Yeah, OK, the chemicals _might_ have some small as yet unidentified risk. But for absolute definite we all live longer and healthier lives by utilising cheap fossil fuels.
"The chemicals in the fracking fluid are unknown,"
Untrue. There you go:-
The Fracken Wakes!
If anyone's interested, you can find out what the 'chemicals' used in fracking are here:-
Did you burn your face with an iron?
"Why not sue Prometheus, the Greek god that invented fire? Or an iron-aged chieftain for having the temerity to popularise the metal." -- Stewart Lee.
Ah, prescience of the man!
"why not just sequence everybody at birth and get rid of people with an IQ of <100 and any genetic defect?"
If you were smart enough, you'd know that an IQ of 100 is supposed to be average intelligence, by definition. If you start bumping off folks with an IQ less than 100, the average intelligence will increase, so the IQ of 100 will correspond to a higher level of intelligence. Eventually, there will be only one person left. The cleverest one.
Re: unless you learn to live with a colder house, you spend more money on your heating
@Andrew Jones. Have you looked at an air sourced heat pump? You can fit it into your current heating system. Their COP is more than 3.5 (3.5kW heat output for 1kW electrical power) when the outside temperature is more than 7C. On days when it's very cold, which I guess you get a few of in the Borders, it's probably best to use oil fired or maybe a wood burner or whatever, but for a lot of the year it's certainly more efficient than burning the electricity in light bulbs!
Re: hum from the fluorescent tubes?
It's really easy to retrofit electronic ballasts to existing fitting. I did it because our supply in the sticks isn't that stiff, and the lights would take an age to click on on cold winter days when the neighbours had their convection oven going. Go on eBay and search for electronic ballasts. They work great, the light comes on within 0.5 seconds, the tubes last longer, they're silent, the tube efficacy is better (more lumens) with the high frequency, there's no flicker, and they use about 20% less power.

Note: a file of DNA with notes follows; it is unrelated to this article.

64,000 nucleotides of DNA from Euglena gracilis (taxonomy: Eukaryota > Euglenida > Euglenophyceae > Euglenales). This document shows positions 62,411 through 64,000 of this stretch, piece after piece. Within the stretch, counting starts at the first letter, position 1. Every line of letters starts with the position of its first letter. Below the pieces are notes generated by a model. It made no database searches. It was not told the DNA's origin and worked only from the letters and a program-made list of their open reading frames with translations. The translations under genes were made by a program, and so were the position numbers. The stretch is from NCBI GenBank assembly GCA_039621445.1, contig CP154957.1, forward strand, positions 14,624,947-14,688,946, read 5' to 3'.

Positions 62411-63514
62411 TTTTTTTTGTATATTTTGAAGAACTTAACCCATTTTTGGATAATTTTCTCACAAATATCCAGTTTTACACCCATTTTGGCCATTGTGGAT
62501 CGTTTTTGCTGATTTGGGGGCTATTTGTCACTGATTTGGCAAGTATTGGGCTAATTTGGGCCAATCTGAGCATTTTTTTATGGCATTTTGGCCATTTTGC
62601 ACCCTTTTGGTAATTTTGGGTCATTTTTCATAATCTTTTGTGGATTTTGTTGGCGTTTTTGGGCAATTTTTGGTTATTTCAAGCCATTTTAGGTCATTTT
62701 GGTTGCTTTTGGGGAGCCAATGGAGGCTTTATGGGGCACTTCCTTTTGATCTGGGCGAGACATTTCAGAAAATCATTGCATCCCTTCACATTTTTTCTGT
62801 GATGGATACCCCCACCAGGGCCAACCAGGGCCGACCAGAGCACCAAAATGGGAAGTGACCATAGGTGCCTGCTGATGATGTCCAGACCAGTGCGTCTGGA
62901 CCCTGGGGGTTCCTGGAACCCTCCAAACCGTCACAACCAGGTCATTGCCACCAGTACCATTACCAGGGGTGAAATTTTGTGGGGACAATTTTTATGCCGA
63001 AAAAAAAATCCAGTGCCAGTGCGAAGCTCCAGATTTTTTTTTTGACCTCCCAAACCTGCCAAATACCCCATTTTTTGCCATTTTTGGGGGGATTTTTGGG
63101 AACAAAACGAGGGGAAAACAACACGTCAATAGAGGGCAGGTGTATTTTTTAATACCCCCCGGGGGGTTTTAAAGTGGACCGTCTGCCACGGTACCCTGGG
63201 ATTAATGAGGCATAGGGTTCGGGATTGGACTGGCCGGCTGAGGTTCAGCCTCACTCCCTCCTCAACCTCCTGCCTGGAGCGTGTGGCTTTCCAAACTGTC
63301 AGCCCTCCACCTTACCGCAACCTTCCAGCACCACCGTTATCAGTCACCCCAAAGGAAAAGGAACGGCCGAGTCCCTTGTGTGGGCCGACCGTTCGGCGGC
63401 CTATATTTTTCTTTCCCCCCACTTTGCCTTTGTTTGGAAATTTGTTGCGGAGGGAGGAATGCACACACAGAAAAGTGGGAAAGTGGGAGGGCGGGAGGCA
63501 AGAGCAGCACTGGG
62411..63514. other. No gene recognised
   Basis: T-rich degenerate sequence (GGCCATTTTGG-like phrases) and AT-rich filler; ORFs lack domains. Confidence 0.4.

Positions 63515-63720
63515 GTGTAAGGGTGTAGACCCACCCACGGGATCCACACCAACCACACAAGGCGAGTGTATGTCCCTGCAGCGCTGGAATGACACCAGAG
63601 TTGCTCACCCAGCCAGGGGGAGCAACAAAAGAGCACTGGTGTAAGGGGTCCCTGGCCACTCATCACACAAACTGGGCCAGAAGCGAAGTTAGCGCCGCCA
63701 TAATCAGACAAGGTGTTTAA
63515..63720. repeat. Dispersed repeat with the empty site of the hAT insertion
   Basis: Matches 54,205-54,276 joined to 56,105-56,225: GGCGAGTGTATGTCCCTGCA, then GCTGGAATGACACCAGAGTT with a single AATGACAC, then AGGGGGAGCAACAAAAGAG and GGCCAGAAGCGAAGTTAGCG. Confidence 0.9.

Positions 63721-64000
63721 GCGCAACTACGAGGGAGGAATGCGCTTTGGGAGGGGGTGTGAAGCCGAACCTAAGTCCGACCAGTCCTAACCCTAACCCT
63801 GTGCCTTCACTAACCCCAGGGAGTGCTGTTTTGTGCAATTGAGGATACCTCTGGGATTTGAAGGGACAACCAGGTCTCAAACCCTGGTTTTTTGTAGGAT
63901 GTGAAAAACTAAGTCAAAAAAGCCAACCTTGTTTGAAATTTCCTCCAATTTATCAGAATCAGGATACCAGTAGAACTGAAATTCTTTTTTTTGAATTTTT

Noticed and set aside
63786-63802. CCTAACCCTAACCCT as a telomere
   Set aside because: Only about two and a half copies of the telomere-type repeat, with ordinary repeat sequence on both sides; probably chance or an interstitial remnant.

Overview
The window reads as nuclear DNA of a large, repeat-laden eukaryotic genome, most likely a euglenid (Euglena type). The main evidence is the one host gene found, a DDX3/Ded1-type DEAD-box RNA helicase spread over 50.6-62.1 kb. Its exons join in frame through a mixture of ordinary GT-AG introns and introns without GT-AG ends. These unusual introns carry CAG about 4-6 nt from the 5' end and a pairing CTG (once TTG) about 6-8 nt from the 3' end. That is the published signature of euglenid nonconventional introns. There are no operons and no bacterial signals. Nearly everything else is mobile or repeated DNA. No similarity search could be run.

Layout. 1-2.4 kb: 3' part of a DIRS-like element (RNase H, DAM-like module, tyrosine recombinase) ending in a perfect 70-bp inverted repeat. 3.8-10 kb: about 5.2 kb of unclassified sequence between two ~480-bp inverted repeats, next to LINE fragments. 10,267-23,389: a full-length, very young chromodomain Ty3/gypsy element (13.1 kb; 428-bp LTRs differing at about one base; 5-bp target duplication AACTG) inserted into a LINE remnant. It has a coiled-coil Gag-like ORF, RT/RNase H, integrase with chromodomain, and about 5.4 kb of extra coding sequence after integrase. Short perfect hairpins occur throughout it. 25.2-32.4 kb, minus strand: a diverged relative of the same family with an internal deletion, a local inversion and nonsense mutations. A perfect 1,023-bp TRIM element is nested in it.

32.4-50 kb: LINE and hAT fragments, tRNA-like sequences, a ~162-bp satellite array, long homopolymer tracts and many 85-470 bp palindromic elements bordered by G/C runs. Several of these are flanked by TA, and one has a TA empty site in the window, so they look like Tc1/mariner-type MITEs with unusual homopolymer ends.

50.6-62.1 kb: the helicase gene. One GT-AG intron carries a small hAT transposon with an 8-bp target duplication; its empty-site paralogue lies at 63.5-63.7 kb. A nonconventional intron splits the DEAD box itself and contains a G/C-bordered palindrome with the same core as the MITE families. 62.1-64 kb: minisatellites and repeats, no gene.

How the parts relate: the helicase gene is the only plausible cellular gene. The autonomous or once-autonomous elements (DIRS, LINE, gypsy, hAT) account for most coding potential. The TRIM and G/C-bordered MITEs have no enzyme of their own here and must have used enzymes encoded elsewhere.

Re: Halogens don't like dimmers
The utilities companies don't like it if you take DC out of the mains. One bulb obviously isn't enough to cause problems, but If enough folks did it, the utility company's transformers would saturate. Of course, I'm sure you always used two bulbs with the diodes feeding each one alternately. Whatever, triacs are cheap.
Re: No life on Mars?
Agreed. That's even worse than 'San Fran'. If you're local it's 'The City', otherwise it's 'San Francisco'.
Re: Look at it this way...
@Peyton. To be fair to the Soviets, Tsar Bomba had a yield of about double that of the 2004 Indian Ocean earthquake and tsunami and about a quarter of the 1883 eruption of Krakatoa. And that's only because they reduced the bomb's yield by 50% to stop it blasting the drop aircraft out of the sky!
Re: If this is true...
@AC 17:47 GMT
Whenever someone says something along the lines of "my intuition tells me" I refer them to Stuart Sutherland's book, 'Irrationality'. Have look at chapter 20, 'The failure of intuition'.
"Intuition is that strange instinct that tells a person he is right, whether he is or not."
Anyway, sorry for going off on a bit of a tangent, but I highly recommend that book.